A surprising amount, actually. A voucher gives its recipient the right to access a specific health service (or health service package) at quality-assured health facilities for free. That same voucher enables the health provider to claim payment for the services they provided to the voucher-holding client. That’s why voucher programmes are often described as a demand-side subsidy with a supply-side effect.
This nifty ‘2-for-1’ characteristic means that vouchers can do a lot of good for all three key principles of universal health coverage: equity, financial protection, and quality of care. On the equity front, targeted enforcement of entitlements to free care ensure that even the most vulnerable can benefit from effective coverage. By largely eliminating out of pocket payments, vouchers also contribute to financial protection, while building the systems needed for social health insurance (SHI).
Across the world, countries at all income levels are aspiring to the goal of universal health coverage (UHC). Hardly a week goes by without a government making an announcement about extending coverage, either in terms of new population groups covered, new services added to a benefit package or people receiving higher levels of financial protection. In fact Mexico (the new chair of the G20) is about to announce that it has reached UHC six months earlier than schedule.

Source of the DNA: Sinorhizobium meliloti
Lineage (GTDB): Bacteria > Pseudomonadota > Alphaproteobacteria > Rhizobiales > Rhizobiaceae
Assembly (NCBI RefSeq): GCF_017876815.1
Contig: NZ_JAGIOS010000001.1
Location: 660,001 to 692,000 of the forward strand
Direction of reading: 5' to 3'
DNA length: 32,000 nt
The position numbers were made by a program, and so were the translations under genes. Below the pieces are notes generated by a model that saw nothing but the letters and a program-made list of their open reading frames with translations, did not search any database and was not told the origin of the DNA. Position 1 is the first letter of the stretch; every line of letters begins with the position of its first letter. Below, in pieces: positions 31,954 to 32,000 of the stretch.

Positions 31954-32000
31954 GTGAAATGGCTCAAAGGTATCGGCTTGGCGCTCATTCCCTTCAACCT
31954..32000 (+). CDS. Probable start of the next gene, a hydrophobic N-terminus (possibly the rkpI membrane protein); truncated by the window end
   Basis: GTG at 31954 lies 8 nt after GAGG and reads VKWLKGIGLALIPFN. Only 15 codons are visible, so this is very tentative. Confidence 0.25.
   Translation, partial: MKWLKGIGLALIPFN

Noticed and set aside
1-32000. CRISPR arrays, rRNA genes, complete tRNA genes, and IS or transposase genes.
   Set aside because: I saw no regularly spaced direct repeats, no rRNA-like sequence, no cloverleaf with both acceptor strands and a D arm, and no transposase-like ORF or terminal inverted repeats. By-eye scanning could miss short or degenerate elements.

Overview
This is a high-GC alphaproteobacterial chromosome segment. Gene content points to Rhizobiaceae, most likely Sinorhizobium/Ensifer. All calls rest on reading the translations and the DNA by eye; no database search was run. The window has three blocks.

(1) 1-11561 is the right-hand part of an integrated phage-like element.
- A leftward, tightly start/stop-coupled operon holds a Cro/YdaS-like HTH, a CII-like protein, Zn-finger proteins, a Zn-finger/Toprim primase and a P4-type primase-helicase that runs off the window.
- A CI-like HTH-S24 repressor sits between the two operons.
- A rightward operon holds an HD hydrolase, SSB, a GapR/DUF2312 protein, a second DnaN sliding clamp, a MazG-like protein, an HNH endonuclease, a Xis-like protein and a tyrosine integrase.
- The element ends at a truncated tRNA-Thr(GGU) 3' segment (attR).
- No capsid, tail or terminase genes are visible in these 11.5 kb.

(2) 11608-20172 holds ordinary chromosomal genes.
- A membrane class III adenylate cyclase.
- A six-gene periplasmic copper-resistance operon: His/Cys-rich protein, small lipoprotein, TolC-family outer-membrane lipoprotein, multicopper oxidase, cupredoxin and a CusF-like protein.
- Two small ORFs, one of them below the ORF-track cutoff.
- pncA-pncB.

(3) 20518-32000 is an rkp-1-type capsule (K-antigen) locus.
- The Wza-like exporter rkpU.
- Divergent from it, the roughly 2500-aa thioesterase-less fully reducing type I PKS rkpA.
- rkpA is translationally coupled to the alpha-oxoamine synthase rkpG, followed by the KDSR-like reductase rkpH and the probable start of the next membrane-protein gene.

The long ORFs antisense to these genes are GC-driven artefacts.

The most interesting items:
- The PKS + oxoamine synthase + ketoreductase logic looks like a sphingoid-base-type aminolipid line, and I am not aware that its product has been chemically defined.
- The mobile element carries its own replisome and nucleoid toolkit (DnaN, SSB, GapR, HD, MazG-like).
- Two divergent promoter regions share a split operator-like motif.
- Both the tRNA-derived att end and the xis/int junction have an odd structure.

How do we link financing mechanisms to achieve maximum impact?
There is no doubt in my mind that there is real momentum today in the quest for universal health coverage in Africa. Health financing has become a priority topic for discussion at the international and national levels, sometimes even catapulting onto the agenda for campaigning presidential candidates. It has not always been so. One tangible manifestation of this new and timely interest in health financing is the vibrant and growing communities of practice (CoP) spawned by Harmonization for Health in Africa.
Different strategies for raising revenue to cover the informal sector
Panelists representing Ghana, Mali, Indonesia, Rwanda and the World Bank discussed the challenges of raising revenues for covering the informal sector at the JLN workshop session in Mombasa on June 7, 2011. Debated were the relative merits of different strategies for raising revenues such as general taxes, payroll taxes, special earmarked taxes, donor and community contributions.
During the June 7, 2011, JLN workshop session on raising revenue to cover the informal sector it emerged that most countries, in fact, utilize a mix of financing sources, although one source may be more dominant than the others. The financing source may also differ according to the population group(s) being targeted – thus payroll taxes tend to predominate when it concerns the formal sector, while a mix of sources is more relevant to cover the informal sector due to the many complexities of raising sufficient premium income from that sector and the large numbers who may not be able to pay premiums for themselves.